Emerging-Market Loan View Perks Up – WSJ

Written by Patrick Fisher January 31, 2013 0 comment


Lending conditions are improving in emerging markets for the first time in almost two years, providing a potential boost to economies weighed down by troubles in the euro zone and the U.S.

A survey to be released Wednesday by the Institute of International Finance, a global association of major banks, found that lending conditions in emerging economies perked up in recent months for the first time since the second quarter of 2011. Trade finance also is improving, a hopeful sign for the trade-dependent developing countries hit hard by the euro zone’s recession and financial turmoil.

The results should support expectations for stronger growth in emerging markets this year despite the continued euro-zone recession and slow growth in the U.S. due to tax increases and spending cuts.

“We’re getting a steady, gradual improvement,” said Philip Suttle, the IIF’s chief economist. “It’s another sign of global healing.”

The survey, which drew responses from executives at 141 emerging-market banks between mid-December and mid-January, assesses how financial institutions view their lending environments. It is modeled on surveys by central banks in the U.S., Europe and Japan to evaluate lending conditions in those economies.

The world’s major central banks can take much of the credit for the latest improvement after their moves in the second half of last year to douse financial fires, lower interest rates and push investors toward riskier assets.

Loose monetary policy in advanced economies eased international funding conditions for banks, while low interest rates from emerging-market central banks improved domestic funding conditionssubstantially, the report said. Banks in emerging Europe and Latin America benefited most from the easier access to cheaper funds, the survey found.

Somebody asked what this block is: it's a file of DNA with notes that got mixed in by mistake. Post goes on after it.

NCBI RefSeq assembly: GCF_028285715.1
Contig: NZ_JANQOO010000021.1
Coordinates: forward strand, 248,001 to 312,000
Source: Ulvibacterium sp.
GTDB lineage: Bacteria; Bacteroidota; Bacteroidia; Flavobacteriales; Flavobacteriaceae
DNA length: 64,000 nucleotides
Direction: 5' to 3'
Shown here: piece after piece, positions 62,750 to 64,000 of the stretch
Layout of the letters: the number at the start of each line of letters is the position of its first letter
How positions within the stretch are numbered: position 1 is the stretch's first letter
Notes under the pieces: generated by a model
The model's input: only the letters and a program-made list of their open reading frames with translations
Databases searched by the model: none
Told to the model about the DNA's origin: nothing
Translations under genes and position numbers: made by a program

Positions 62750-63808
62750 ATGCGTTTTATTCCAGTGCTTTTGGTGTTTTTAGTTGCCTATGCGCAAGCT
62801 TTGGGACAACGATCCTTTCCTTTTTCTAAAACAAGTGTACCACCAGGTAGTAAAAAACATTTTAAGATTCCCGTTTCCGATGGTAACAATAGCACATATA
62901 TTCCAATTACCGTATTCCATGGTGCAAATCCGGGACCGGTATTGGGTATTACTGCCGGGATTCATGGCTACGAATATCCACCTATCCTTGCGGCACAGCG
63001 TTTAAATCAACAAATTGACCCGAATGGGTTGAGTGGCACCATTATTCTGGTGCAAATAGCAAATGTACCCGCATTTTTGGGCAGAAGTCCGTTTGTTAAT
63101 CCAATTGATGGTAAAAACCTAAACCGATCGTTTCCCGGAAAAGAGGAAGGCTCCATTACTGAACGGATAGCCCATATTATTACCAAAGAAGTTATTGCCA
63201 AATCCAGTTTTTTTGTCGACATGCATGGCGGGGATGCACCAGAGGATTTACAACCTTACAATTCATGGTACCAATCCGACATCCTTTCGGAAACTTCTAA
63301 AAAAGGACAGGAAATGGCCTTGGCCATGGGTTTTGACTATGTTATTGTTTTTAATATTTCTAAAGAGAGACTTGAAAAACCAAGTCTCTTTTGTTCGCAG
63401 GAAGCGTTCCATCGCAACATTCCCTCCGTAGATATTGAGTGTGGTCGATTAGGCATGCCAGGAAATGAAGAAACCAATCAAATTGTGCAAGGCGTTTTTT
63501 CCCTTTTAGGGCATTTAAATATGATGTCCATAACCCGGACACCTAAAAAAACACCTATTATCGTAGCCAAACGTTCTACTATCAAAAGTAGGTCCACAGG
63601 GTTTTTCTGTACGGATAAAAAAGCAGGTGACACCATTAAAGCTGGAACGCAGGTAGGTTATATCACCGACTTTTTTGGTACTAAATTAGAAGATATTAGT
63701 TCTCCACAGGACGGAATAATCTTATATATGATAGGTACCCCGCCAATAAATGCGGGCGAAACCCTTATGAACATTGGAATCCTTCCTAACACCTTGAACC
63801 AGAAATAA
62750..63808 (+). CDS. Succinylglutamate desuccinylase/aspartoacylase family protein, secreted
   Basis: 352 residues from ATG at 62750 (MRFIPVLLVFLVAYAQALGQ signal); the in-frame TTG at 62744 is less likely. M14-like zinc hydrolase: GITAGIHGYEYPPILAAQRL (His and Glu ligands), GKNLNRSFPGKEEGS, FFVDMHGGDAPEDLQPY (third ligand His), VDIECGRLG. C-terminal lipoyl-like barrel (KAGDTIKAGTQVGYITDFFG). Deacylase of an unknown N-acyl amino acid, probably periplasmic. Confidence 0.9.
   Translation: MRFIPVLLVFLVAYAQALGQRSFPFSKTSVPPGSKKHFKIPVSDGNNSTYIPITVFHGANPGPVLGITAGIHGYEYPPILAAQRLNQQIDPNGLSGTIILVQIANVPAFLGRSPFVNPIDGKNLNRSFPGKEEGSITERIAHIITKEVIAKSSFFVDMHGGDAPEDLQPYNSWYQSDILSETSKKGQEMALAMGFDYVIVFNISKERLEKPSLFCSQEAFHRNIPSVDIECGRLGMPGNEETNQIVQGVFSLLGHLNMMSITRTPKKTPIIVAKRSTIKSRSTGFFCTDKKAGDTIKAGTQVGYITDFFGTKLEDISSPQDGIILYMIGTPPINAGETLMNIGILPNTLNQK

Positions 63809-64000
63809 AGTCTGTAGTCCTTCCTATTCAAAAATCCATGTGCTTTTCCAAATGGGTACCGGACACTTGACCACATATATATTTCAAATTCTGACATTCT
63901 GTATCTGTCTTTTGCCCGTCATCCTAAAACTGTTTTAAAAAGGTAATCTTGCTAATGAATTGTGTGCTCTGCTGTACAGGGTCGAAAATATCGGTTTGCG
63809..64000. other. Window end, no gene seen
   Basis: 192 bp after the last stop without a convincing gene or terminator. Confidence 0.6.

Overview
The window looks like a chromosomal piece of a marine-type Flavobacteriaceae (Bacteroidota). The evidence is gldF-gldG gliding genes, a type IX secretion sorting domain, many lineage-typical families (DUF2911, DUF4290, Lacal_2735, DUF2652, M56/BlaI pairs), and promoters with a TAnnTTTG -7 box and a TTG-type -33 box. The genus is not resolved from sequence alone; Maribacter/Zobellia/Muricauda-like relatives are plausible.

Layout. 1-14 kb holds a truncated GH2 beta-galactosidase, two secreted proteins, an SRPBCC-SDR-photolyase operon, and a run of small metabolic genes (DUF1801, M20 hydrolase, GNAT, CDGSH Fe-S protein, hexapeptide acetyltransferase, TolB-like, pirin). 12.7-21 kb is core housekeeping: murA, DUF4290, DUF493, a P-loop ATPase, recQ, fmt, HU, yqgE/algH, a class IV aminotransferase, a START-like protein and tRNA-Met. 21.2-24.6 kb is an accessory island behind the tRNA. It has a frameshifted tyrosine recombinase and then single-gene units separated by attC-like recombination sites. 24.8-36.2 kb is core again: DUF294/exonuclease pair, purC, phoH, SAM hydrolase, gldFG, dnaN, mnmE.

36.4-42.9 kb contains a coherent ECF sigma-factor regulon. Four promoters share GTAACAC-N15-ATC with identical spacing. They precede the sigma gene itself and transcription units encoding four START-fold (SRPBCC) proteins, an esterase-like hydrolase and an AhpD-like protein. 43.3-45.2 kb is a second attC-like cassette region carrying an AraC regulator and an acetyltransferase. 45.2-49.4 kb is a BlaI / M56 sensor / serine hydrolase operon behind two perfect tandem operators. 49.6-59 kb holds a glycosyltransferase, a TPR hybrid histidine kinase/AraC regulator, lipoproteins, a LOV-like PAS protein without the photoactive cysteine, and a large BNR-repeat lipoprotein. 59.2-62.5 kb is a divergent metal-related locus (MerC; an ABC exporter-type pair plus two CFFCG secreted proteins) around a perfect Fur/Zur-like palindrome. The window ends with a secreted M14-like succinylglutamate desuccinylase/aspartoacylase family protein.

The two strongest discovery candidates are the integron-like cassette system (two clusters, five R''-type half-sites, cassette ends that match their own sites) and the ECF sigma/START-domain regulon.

Escalation of the euro zone’s financial troubles in 2011 led banks in the currency union to rein in lending on the Continent and around the world. That helped push global trade growth down substantially last year. But efforts by European policy makers to prop up the banking sector appear to be reversing that damage now. The IIF’s survey found conditions for trade finance strengthening in recent months.

“It’s a good indicator for world trade after a very bad year,” Mr. Suttle said. “This would add to the factors for being a bit more optimistic about the emerging world in 2014.”

Despite the improvement in overall lending conditions, the latest findings showed trouble spots around the world. Loan demand continued to weaken in emerging markets, mainly due to lower demand for commercial real-estate loans.

Bad loans increased in most major regions. Nonperforming loans are expected to increase further this year in emerging Europe, Latin America and emerging Asia.

Credit standards continued to tighten as well, particularly in Asia, as banks in China and other faster-growing economies maintain caution after sharp increases in property prices and trouble around the world.

“It’s what you do when you’ve got reasonably strong growth around you, but you’re aware that the world is a risky place,” Mr. Suttle said. “This is the point in the Asian business cycle when you start making poor lending decisions if you’re not careful.”

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